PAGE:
Home Nightlife Herb Nass takes center stage at Christie’s.

Herb Nass takes center stage at Christie’s.

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Elliot Spitzer and Kevin Alexander.
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Photography by Arthur Eisenberg.

In certain realms of society, high profile estate disputes are equivalent to a day at the races.  Bets are placed, money is both won and lost and men emerge victorious at the expense of others. Perhaps, if the aforementioned sod had known how to better manage his estate, or had the foresight to appropriately plan for the future, especially as regards succession planning, a nasty day at the cleaners may have been avoided. Enter Herb Nass, considered by many to be the chief authority on wills, estates and trusts.  He is also the go-to man for news outlets such as Entertainment Tonight, whose unbridled coverage of celebrity divorce, death and associated scandal require his professional interpretation and distillation of judicial language and court proceedings. It is no wonder that the release of his newest book “101 Biggest Estate Planning Mistakes,” was held at Christie’s Auction House, the final resting place of many disputed assets primed for liquidation.

This evening, Marc B. Porter, President of Christie’s and personal friend of Nass held court over the proceedings while guests sipped on sponsor AKVINTA vodka.  There is something about Christie’s that always calls me to pause, to hold my breath as I find my way, or become pleasantly lost, in the House’s hallowed halls.  Kevin Alexander, this evenings social conductor, had ensured that the guest list featured not only those of aesthetic value (enter Miss Universe) but also those individuals guaranteed to provide conversation well-suited to the venue.

I stood at the table for a moment, chatting with Nass’ Editor at Wiley publications, hardly noticing the man who had taken the place beside me.  He was accompanied by a stunning blonde, dressed in black, and was making a humorous show of searching for his name among the author’s extensive list of dedications. “These aren’t in alphabetical order!” he laughingly exclaimed, looking upwards at the Editor.  I noticed him, if not immediately, then within a few prolonged seconds.  Former New York Governor Elliot Spitzer and his wife were in attendance.  I reluctantly turned to face him, wondering what I would say. “Mr. Spitzer, I wouldn’t be doing my job if I didn’t ask you a question.” He eyed me with gracious mistrust; “Who do you write for, just so I know?”  “Don’t worry, I only want to ask you a question about Herb (emphasis on the “H” to prove that I knew how to pronounce the name correctly).  “What do you think of him?” Spitzer replied with arresting good humour: “I knew him at Horace Mann.  He has wanted to be in this line of business since 7th grade.  He is the kind of guy you want representing you.” He smiled and turned away.  Though I had heard this sort of description all night, I was proud to have gotten it from Spitzer himself.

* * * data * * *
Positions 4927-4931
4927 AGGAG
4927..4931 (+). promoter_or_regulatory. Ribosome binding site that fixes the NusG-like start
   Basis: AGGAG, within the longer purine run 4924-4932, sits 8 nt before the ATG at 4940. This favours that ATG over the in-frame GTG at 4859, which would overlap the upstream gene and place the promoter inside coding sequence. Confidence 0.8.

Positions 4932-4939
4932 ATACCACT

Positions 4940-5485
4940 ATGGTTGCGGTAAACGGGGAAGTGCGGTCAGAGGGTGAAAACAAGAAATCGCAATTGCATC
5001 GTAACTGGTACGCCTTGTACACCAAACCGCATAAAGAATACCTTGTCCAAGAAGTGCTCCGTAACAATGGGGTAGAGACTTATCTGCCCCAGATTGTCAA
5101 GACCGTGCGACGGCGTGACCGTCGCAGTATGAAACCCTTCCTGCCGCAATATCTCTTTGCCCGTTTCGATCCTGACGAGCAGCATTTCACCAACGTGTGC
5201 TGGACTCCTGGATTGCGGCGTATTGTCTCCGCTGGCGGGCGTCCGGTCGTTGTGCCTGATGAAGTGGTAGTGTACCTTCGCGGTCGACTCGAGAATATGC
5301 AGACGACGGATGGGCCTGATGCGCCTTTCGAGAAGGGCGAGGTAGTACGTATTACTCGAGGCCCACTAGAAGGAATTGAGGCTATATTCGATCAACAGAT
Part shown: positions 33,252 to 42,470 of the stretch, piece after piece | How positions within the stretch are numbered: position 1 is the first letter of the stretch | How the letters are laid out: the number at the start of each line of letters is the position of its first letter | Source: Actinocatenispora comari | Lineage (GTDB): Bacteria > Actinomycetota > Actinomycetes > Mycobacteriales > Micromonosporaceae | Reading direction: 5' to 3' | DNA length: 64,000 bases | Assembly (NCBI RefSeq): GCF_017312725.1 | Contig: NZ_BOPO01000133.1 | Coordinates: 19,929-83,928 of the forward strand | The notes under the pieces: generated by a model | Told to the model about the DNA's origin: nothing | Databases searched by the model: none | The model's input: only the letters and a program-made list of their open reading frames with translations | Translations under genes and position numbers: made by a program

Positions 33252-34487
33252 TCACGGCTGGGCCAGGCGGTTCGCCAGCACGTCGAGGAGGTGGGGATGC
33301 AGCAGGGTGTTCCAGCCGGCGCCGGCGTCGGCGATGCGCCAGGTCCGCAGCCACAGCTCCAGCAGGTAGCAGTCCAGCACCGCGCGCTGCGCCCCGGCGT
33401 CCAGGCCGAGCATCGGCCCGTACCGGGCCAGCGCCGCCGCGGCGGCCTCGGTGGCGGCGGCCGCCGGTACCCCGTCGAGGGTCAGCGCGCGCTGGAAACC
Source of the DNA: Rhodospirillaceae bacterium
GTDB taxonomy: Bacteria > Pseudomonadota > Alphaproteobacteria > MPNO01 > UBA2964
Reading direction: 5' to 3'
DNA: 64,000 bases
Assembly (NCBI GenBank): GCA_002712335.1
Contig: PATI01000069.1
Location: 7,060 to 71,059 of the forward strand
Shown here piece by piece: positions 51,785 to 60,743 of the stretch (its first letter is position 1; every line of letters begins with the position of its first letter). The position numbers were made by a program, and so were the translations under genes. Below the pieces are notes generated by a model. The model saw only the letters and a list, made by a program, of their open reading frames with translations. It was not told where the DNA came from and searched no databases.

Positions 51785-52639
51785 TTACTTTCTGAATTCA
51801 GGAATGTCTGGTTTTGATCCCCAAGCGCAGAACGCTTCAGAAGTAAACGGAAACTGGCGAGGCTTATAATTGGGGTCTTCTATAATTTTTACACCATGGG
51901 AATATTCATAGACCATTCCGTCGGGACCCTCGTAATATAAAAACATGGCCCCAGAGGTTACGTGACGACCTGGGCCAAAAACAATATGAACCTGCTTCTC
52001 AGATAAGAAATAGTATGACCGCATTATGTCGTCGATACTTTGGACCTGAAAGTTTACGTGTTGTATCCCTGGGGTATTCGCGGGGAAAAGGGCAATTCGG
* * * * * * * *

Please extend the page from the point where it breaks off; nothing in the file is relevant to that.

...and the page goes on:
“101 Biggest Estate Planning Mistakes” offers readers a witty and concise examination of some the most prevalent estate planning mistakes related to high-profile cases. Neither Anna Nicole Smith nor the Princes of Wales are free from Nass’ fascinating sort of scrutiny, and though the book may present itself as an everyman’s guide to estate planning, I think that the content could benefit readers from all social, cultural and intellectual demographics.  As a media-centric society, we are bombarded with celebrity scandal on a daily basis. Our opinions of public figures and their alleged misconduct are inevitably formed alongside and parallel to those of our favorite newscaster, reporter or network (I hate Glenn Beck).

As the media continues to spiral beyond control of reason of controlled culpability, it is difficult to tell the villain from the saint, or the endearingly faithful woman scorned from the opportunistic hanger-on. Nass explores a different sort of celebrity, one that is based upon fact and tangible public record.  His clients include established artists and collectors.  I asked him what he had learned of human nature over the 20 years that he had been in practice; the response?

“People sometimes just don’t get along.”

Fortunately for me I got on rather well with Herb Nass…

More photos on page 2 and in the Scallywag Photo Gallery!

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